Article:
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The coach said Faas never showed bravado and didn’t fit the Hollywood stereotype of a SEAL. Instead, the son of Gretchen and Robert Faas of Minneapolis, was the guy who always stood up for his fellow students.

“John was a man of unquestionable integrity and courage, as were those he served with,” his family said in a statement. “He became a SEAL to serve his country and to make the world a better place for those less fortunate.”

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Heath M. Robinson

Before he even graduated from Michigan’s Petoskey High about 225 miles northwest of Detroit, Heath M. Robinson was the type of guy people could picture becoming a NavySEAL.

“He was hardworking, dedicated and loyal,” athletic director Gary Hice told the Detroit Free Press. “And those are all attributes for a NavySEAL. He was a nice young man.”

Robinson joined the military after high school, according to the Petoskey News-Review, and his service record shows he served in six Special Warfare Units from 2000 to 2011.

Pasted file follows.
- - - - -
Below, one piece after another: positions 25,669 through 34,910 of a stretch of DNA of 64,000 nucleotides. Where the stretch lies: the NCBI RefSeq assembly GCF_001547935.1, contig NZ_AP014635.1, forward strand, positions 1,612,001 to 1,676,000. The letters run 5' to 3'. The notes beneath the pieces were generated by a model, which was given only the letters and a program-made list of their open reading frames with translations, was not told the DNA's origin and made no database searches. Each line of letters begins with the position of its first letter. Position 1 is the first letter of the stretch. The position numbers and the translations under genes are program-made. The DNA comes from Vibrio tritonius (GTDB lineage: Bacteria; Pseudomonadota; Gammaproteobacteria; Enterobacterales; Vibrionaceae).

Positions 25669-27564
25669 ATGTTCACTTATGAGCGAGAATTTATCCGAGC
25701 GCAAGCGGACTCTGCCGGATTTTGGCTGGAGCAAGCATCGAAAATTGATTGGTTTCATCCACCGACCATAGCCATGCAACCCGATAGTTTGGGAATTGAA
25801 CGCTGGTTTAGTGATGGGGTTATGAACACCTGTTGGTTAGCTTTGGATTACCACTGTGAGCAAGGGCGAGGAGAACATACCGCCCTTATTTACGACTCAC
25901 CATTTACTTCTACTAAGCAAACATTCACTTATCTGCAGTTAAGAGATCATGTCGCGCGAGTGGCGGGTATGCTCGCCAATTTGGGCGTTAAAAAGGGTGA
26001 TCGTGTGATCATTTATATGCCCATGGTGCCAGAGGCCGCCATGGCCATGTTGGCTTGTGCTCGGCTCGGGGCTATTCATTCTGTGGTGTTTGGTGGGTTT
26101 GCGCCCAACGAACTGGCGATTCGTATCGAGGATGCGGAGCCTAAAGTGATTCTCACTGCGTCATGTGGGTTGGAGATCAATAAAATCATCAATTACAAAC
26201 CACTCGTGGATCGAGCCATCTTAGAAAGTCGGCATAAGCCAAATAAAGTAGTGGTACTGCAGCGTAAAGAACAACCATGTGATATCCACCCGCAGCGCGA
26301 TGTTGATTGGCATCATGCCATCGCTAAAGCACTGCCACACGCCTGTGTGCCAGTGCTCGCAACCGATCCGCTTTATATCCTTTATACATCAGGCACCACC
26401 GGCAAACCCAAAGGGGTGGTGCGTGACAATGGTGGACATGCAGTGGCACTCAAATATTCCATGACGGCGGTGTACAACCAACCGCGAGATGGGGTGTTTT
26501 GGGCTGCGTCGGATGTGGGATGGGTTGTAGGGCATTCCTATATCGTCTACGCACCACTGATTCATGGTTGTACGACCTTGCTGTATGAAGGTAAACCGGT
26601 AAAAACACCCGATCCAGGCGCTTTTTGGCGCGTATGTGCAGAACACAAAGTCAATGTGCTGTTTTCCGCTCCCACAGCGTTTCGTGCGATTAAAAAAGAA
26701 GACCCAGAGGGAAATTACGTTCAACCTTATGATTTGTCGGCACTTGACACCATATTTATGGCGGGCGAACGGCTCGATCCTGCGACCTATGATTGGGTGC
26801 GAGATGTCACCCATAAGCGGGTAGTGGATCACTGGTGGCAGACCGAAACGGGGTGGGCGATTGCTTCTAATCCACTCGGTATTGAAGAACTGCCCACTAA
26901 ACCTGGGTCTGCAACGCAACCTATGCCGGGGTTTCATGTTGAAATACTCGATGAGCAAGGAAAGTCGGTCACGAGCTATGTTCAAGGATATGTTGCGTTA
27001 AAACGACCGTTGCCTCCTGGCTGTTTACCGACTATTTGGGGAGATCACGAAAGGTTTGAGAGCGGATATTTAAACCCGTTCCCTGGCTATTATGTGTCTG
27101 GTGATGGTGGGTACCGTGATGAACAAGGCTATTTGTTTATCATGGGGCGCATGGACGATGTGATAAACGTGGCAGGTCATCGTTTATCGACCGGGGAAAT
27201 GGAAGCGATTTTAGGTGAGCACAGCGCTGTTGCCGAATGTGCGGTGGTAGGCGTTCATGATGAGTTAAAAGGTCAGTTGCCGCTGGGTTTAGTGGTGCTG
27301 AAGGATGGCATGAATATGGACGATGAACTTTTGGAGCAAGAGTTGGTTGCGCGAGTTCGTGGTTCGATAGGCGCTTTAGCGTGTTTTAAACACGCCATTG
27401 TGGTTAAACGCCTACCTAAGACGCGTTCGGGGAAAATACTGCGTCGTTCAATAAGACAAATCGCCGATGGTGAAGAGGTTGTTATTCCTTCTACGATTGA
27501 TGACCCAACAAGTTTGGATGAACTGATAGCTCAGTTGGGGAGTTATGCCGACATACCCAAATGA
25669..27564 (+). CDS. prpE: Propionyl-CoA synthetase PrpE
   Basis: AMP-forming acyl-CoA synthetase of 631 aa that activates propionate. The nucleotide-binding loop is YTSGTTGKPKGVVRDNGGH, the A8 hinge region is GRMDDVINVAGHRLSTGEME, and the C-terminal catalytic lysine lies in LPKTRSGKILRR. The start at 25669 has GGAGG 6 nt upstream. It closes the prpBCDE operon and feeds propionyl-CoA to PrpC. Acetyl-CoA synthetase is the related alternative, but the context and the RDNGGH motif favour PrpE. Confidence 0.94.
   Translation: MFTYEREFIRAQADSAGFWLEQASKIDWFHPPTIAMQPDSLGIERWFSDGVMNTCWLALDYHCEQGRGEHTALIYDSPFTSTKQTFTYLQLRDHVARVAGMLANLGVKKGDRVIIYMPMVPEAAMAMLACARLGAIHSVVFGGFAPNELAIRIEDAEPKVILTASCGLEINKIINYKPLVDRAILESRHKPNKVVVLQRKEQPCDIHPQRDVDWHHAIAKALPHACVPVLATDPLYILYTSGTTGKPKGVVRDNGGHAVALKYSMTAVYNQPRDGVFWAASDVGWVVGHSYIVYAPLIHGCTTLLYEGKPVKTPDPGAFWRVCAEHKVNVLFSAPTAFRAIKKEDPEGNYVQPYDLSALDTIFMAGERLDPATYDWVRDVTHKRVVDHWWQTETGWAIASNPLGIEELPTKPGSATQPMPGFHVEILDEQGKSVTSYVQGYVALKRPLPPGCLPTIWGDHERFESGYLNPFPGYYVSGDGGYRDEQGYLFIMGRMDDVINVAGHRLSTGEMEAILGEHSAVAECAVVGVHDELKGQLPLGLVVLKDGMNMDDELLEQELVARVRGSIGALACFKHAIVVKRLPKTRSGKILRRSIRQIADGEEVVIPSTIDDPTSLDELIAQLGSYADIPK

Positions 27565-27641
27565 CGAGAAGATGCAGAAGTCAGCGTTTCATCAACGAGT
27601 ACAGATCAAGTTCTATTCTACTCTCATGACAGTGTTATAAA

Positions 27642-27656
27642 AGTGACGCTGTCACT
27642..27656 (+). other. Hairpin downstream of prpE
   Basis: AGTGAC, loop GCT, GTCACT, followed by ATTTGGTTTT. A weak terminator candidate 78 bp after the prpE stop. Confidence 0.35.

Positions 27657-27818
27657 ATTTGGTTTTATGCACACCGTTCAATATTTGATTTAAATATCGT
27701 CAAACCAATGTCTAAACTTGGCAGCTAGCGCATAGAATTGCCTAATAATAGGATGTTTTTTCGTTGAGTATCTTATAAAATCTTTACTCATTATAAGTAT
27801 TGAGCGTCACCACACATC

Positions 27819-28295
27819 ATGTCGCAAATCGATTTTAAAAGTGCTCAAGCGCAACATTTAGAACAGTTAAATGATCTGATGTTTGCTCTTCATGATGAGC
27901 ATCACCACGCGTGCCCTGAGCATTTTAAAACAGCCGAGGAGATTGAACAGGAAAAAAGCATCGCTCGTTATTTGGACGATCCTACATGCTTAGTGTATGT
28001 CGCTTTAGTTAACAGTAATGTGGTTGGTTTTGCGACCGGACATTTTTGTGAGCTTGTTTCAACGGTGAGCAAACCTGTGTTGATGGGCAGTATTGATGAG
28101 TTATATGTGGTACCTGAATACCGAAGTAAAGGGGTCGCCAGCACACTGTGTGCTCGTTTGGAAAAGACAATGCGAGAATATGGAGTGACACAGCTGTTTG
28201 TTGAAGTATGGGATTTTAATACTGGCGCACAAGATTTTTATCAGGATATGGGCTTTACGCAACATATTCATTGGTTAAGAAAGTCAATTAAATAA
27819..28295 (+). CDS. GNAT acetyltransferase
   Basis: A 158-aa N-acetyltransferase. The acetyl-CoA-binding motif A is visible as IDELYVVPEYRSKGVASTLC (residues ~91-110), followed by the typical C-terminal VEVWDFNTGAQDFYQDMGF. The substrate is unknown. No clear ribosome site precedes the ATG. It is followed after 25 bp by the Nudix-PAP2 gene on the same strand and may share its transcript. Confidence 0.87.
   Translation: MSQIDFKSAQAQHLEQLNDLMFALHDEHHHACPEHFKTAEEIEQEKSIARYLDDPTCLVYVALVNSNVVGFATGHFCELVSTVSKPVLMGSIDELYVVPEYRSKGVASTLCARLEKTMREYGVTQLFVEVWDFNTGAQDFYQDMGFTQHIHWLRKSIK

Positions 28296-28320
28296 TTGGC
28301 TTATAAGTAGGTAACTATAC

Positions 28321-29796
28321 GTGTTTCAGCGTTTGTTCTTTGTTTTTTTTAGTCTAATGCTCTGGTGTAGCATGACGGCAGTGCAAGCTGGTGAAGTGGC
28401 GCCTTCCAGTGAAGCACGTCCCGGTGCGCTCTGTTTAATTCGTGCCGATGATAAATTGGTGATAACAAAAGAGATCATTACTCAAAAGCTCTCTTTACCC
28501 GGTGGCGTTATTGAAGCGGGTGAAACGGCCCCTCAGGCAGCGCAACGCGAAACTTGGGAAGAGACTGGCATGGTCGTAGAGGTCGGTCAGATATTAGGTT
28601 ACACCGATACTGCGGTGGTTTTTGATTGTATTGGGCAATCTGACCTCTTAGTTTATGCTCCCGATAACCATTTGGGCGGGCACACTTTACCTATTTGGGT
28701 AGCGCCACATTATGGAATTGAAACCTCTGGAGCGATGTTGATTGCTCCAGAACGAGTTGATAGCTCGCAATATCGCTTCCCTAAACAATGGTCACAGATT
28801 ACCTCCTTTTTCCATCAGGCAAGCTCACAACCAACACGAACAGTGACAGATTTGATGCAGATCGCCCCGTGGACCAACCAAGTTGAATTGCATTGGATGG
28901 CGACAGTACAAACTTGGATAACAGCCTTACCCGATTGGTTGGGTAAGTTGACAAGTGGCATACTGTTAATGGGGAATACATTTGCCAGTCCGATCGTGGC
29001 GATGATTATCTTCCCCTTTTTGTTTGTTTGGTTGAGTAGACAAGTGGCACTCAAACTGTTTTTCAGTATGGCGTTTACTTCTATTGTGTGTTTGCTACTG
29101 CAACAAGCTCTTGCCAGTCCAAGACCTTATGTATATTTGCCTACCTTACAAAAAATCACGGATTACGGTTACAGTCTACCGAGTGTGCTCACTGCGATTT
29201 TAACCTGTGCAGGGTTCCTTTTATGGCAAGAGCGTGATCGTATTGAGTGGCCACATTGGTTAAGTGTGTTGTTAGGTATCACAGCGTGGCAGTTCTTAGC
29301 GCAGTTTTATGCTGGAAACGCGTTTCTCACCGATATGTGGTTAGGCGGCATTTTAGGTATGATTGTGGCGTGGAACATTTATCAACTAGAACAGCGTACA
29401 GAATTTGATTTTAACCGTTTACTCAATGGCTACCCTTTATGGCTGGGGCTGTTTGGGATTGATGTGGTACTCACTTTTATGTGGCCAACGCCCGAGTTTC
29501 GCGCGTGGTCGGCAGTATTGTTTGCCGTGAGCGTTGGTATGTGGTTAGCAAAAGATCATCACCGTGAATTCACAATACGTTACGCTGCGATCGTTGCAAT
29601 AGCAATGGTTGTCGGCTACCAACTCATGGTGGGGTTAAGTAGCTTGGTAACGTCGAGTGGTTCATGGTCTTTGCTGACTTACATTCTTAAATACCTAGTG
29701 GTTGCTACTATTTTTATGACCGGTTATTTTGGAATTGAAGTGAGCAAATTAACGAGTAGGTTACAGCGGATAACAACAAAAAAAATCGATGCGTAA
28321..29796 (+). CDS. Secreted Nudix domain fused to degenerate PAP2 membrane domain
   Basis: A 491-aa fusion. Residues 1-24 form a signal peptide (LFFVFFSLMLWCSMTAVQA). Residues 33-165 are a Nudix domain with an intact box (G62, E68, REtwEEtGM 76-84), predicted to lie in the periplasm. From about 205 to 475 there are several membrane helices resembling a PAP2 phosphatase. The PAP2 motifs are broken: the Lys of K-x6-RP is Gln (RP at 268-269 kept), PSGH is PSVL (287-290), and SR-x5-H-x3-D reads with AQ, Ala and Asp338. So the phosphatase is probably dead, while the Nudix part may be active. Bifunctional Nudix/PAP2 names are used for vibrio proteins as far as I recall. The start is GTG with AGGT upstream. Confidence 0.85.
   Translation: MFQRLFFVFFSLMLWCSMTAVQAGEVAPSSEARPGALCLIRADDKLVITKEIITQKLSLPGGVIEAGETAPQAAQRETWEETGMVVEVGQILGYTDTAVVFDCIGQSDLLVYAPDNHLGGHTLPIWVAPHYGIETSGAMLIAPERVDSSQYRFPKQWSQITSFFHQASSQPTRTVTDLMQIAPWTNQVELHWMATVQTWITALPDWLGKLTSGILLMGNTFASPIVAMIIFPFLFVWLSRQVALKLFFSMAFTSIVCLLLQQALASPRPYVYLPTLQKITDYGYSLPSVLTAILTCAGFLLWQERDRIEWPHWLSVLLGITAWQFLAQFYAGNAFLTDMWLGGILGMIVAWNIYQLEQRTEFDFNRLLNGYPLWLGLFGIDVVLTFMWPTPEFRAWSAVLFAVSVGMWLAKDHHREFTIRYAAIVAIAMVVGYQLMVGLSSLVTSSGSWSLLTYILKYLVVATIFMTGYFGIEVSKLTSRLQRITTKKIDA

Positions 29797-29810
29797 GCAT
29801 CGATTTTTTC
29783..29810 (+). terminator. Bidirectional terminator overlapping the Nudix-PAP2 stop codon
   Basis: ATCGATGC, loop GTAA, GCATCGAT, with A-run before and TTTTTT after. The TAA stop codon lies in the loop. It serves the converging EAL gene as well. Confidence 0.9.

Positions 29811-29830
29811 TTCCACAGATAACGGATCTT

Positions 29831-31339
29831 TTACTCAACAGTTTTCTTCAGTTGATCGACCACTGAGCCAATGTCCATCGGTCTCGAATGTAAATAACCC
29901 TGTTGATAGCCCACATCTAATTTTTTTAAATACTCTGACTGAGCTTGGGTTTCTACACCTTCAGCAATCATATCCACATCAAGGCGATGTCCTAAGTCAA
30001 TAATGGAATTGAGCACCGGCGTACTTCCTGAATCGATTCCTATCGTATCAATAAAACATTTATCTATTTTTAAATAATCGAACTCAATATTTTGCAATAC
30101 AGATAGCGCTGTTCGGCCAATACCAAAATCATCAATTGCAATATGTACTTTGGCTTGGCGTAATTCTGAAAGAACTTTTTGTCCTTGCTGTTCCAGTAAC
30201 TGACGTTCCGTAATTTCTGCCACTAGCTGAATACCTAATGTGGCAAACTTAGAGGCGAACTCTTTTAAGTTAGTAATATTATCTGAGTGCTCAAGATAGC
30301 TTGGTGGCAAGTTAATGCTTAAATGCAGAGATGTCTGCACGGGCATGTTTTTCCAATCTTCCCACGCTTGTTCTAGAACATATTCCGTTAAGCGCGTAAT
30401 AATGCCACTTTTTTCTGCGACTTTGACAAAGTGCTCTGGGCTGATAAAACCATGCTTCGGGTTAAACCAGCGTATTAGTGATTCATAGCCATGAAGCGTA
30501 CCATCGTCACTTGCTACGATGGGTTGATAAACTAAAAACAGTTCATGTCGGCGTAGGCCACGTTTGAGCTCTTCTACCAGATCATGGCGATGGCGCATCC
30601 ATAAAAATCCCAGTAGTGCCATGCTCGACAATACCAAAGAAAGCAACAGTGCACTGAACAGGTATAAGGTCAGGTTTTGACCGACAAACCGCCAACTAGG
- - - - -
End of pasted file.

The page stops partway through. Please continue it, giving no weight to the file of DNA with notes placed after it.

Robinson’s father declined to comment about his son’s death when reached by The Associated Press.

Petoskey Principal Jim Kanine said Robinson and his family would be remembered in prayers.

“We understand that’s the ultimate sacrifice a human being can make,” Kanine said.

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Thomas Ratzlaff

Thomas Ratzlaff wanted to be a NavySEAL ever since he was a young boy growing up in Green Forest, Ark.

“He did what he loved and died defending those he loved and those who loved him,” his nephew, Jeff Adams, said as he read a statement from the family.

When Ratzlaff visited his hometown in northwest Arkansas, his late father would bring him by the log cabin restaurant where he ordered an egg, sausage and wheat toast every morning.

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